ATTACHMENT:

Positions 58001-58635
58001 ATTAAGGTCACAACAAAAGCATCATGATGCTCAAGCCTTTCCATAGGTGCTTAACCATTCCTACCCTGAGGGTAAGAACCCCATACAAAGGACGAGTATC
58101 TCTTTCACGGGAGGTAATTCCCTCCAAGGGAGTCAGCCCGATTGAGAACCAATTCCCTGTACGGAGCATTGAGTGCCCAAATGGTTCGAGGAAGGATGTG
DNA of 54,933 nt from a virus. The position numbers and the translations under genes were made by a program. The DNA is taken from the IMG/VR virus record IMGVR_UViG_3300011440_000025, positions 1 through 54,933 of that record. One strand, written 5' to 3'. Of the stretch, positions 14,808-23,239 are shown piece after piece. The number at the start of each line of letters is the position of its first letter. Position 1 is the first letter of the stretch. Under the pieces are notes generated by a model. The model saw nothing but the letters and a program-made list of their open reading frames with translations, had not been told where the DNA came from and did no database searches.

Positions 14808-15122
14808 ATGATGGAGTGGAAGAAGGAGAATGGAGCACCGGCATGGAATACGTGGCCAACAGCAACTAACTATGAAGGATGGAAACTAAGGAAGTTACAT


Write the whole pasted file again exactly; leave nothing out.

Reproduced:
Positions 58001-58635
58001 ATTAAGGTCACAACAAAAGCATCATGATGCTCAAGCCTTTCCATAGGTGCTTAACCATTCCTACCCTGAGGGTAAGAACCCCATACAAAGGACGAGTATC
58101 TCTTTCACGGGAGGTAATTCCCTCCAAGGGAGTCAGCCCGATTGAGAACCAATTCCCTGTACGGAGCATTGAGTGCCCAAATGGTTCGAGGAAGGATGTG
DNA of 54,933 nt from a virus. The position numbers and the translations under genes were made by a program. The DNA is taken from the IMG/VR virus record IMGVR_UViG_3300011440_000025, positions 1 through 54,933 of that record. One strand, written 5' to 3'. Of the stretch, positions 14,808-23,239 are shown piece after piece. The number at the start of each line of letters is the position of its first letter. Position 1 is the first letter of the stretch. Under the pieces are notes generated by a model. The model saw nothing but the letters and a program-made list of their open reading frames with translations, had not been told where the DNA came from and did no database searches.

Positions 14808-15122
14808 ATGATGGAGTGGAAGAAGGAGAATGGAGCACCGGCATGGAATACGTGGCCAACAGCAACTAACTATGAAGGATGGAAACTAAGGAAGTTACAT